Archive for January 7th, 2010

Thursday Morning Angst

Thursday morning has arrived and I find myself feeling vulnerable and anxious.  At first I questioned my emotions, Why am I feeling this way?  There is no reason for it?  I should be feeling great?!  My daughter actually let me sleep through the night?!  As I arrived at the office, though, I identified the source of my angst.  This is the time of the week when I feel this way.  I forget how it feels every week, until I arrive here again and I remember.  Today is my in-between time.  I am in-between the sermon that has been outlined in my head and the sermon that is actually written and ready for Sunday morning.  I hate this in-between time.  But I stay here, prolonging my agony, longer than I should.  I procrastinate.  I get busy doing other things.  And the actual sitting down to write gets put off.  Why do I torture myself so?  Why don’t I just write the darn thing?  Well….I think the honest truth is that the actual writing is painful and difficult and all too often slow.  And I procrastinate because I fear that it just won’t come out of me this week.  Yes, it’s in my head.  But can I translate it to paper?  Can I actually make this sermon a reality, breathe life into it, and make it sing?  I doubt myself and my talents every single week.  The only thing that gets me over this Thursday, in-between-time hump, is my faith that God will be with me, and the trust that has grown in me (after doing this for about eleven years) that the Spirit has something to say…if I will only get myself and my fears out of her way.

I continue to focus on Isaiah 43: 1-7 for this Baptism of the Lord Sunday.  I’ve been practicing saying Isaiah’s words over the heads of my children every night after they have gone to sleep.  “You are precious in my sight, and honored, and I love you.” These words are perfect for a mother to whisper over her children’s heads.  They are perfect for a mother and her children, but in Isaiah’s text it is God saying these words to God’s people….all of God’s people…all of God’s creation.  Again, Isaiah is inclusive.  These words are for everyone (every thing) that God created, and formed, and named.  I am yours, God says through the prophet Isaiah.  And, “You are mine.” Again, God is as possessive as a mother…and as protective.  The love expressed here is so intimate that it’s hard to believe it’s meant for us.  It’s hard to imagine God loving us this much.  I think I might refer to Maya Angelou’s story about her Sunday School teacher who made her say, over and over again, “God loves me, God loves me, God loves me.”  Then, when she was done, her teacher told her, “Now try to know it.”  It is so hard to believe, and know, that God loves us this much.  These “comforting and hopeful words of Isaiah 43:1-7 are easier to read and write about than they are truly to hear and believe.  [So] this is a passage we need to return to over and over, just as we need to be reminded of our baptisms.  Words this good—love this uncommon—take time to be believed and absorbed.”[1]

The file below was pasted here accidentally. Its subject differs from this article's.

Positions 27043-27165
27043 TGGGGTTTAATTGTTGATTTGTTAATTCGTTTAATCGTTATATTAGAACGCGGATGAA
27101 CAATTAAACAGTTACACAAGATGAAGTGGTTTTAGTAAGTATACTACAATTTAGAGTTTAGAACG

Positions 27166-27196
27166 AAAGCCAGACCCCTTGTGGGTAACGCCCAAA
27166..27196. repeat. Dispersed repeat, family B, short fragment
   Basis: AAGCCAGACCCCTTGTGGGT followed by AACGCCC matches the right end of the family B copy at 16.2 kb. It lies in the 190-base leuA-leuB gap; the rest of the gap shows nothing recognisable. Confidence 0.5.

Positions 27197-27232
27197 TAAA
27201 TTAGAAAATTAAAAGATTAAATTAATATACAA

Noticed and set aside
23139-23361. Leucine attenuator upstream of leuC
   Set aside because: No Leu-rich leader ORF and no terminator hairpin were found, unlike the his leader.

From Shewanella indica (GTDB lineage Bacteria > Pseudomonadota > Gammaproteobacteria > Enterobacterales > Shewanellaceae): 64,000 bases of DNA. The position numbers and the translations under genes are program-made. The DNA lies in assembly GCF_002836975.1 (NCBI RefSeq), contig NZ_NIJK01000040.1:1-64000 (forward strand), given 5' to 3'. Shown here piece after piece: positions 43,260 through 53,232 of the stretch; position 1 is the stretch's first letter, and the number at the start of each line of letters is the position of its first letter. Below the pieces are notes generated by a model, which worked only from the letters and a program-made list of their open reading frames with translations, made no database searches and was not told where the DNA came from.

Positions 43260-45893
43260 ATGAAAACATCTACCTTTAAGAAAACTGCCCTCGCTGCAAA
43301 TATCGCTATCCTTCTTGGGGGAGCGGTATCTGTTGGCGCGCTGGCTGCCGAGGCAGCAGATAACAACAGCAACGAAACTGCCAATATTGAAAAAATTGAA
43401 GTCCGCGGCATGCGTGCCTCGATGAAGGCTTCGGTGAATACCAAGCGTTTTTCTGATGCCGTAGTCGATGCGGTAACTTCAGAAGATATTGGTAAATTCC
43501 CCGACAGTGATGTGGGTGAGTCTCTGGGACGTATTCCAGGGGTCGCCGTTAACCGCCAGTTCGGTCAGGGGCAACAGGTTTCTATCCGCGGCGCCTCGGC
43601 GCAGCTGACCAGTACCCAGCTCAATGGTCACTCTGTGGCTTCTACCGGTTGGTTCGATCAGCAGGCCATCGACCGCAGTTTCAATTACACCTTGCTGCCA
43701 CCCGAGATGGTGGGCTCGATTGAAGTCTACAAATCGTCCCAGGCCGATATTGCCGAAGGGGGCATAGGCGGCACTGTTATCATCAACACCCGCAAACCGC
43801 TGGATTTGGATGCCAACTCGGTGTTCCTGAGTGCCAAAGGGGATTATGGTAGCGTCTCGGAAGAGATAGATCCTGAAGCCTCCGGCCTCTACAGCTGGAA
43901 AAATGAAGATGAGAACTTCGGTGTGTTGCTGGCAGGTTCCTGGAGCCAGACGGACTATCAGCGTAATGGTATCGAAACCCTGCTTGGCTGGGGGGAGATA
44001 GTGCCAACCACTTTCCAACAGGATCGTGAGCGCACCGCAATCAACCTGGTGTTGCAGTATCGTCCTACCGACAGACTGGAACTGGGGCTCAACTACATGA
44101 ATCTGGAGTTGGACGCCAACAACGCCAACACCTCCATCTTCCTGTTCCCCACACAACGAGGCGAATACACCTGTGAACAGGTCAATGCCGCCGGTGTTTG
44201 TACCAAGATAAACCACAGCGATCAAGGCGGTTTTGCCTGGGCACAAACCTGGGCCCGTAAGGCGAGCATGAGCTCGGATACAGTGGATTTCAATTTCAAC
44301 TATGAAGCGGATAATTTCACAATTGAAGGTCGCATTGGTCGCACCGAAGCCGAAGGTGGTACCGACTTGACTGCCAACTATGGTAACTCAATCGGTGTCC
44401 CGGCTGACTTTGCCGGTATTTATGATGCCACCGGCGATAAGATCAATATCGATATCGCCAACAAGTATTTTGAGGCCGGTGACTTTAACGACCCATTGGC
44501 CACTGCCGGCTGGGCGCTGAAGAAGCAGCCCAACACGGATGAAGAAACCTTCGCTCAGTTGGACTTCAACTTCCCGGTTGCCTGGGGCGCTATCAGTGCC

Yes, words this good, love this uncommon, are hard to believe and absorb.  They are also harder still to embody.  I want to conclude my sermon by reminding us of the church’s role to embody this amazing, intimate, and inclusive love.  A pastor blogged[2] this week about the funky restaurant that she frequented in order to write and reflect on her sermons.  She goes to this restaurant because “the music is soulful and the ambience is warm.  The coffee and tea are offered in wide mugs by friendly but not pushy servers.  The art on the wall is provocative.  The feeling is inclusive.”  She gathers there with other strangers who all become temporary colleagues, while working on their laptops and sipping their coffee.  They suggest to each other what salads to try on the menu and watch each other’s computers if someone needs to slip off to the restroom.  Then she hears one of these strangers say something out loud, sort of to herself.  And the pastor replied, “What did you say?”  And she said it again: “I wish my church was like this.”

This blogging pastor interpreted her words to mean, “I wish the church was easy and warm and comfortable and diverse and tangibly hospitable.  I wish there was more art and moving around and conversation and work and laughter and sitting and even praying.”

This was a great blog and it offered us, the church, a great challenge for the new year.  How can we, as the church, embody God’s inclusive love?  How can we make our sanctuaries, our community, our worship, our programs, warm and soulful, provocative and inclusive?  How can we offer hospitality to the people of the world dying to hear the Good News that, “You are precious in my sight, and honored, and I love you.”

Our baptism reminds us of God’s great love for us.  But our baptism also sends us, challenges us, calls us to glorify God by embodying this love for others.

So…enough of this angst…maybe now I can start writing.  🙂

May the words of my mouth, the meditations of my mind, and the feelings of my heart be acceptable to you, O Lord, my Rock and my Redeemer.  Amen.

[1] W. Carter Lester, Feasting on the Word, Year C, Volume 1, “Pastoral Perspective,” pg. 222.

[2] http://www.achurchforstarvingartists.com/2010/01/this-is-what-church-could-look-like.html

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